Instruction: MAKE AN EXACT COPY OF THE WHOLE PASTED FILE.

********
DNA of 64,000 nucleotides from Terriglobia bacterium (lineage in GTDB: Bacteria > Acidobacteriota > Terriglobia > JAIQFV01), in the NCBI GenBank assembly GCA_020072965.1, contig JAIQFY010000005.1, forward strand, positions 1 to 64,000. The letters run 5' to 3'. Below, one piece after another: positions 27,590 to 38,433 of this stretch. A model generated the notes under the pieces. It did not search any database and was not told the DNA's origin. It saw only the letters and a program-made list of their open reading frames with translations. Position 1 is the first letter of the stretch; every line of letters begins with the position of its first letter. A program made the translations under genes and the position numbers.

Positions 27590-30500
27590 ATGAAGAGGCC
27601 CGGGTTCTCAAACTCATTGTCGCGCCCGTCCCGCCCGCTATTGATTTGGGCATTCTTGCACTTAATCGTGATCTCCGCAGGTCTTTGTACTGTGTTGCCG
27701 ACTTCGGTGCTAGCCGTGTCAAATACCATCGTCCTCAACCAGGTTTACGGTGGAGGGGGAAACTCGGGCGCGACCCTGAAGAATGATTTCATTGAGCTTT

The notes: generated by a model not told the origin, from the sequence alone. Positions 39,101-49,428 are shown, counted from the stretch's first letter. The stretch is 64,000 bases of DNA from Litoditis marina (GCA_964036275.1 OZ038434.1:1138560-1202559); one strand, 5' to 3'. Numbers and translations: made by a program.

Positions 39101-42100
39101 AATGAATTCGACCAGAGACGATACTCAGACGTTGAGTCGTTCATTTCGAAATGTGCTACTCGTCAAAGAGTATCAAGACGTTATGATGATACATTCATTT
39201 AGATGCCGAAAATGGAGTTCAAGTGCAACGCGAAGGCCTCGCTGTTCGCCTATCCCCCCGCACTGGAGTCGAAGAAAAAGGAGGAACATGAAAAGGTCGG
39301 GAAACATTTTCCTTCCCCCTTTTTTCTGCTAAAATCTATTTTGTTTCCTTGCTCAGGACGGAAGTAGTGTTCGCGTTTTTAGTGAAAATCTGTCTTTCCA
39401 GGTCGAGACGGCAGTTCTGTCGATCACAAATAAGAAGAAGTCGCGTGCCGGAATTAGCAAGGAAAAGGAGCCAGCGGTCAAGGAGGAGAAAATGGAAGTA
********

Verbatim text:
DNA of 64,000 nucleotides from Terriglobia bacterium (lineage in GTDB: Bacteria > Acidobacteriota > Terriglobia > JAIQFV01), in the NCBI GenBank assembly GCA_020072965.1, contig JAIQFY010000005.1, forward strand, positions 1 to 64,000. The letters run 5' to 3'. Below, one piece after another: positions 27,590 to 38,433 of this stretch. A model generated the notes under the pieces. It did not search any database and was not told the DNA's origin. It saw only the letters and a program-made list of their open reading frames with translations. Position 1 is the first letter of the stretch; every line of letters begins with the position of its first letter. A program made the translations under genes and the position numbers.

Positions 27590-30500
27590 ATGAAGAGGCC
27601 CGGGTTCTCAAACTCATTGTCGCGCCCGTCCCGCCCGCTATTGATTTGGGCATTCTTGCACTTAATCGTGATCTCCGCAGGTCTTTGTACTGTGTTGCCG
27701 ACTTCGGTGCTAGCCGTGTCAAATACCATCGTCCTCAACCAGGTTTACGGTGGAGGGGGAAACTCGGGCGCGACCCTGAAGAATGATTTCATTGAGCTTT

The notes: generated by a model not told the origin, from the sequence alone. Positions 39,101-49,428 are shown, counted from the stretch's first letter. The stretch is 64,000 bases of DNA from Litoditis marina (GCA_964036275.1 OZ038434.1:1138560-1202559); one strand, 5' to 3'. Numbers and translations: made by a program.

Positions 39101-42100
39101 AATGAATTCGACCAGAGACGATACTCAGACGTTGAGTCGTTCATTTCGAAATGTGCTACTCGTCAAAGAGTATCAAGACGTTATGATGATACATTCATTT
39201 AGATGCCGAAAATGGAGTTCAAGTGCAACGCGAAGGCCTCGCTGTTCGCCTATCCCCCCGCACTGGAGTCGAAGAAAAAGGAGGAACATGAAAAGGTCGG
39301 GAAACATTTTCCTTCCCCCTTTTTTCTGCTAAAATCTATTTTGTTTCCTTGCTCAGGACGGAAGTAGTGTTCGCGTTTTTAGTGAAAATCTGTCTTTCCA
39401 GGTCGAGACGGCAGTTCTGTCGATCACAAATAAGAAGAAGTCGCGTGCCGGAATTAGCAAGGAAAAGGAGCCAGCGGTCAAGGAGGAGAAAATGGAAGTA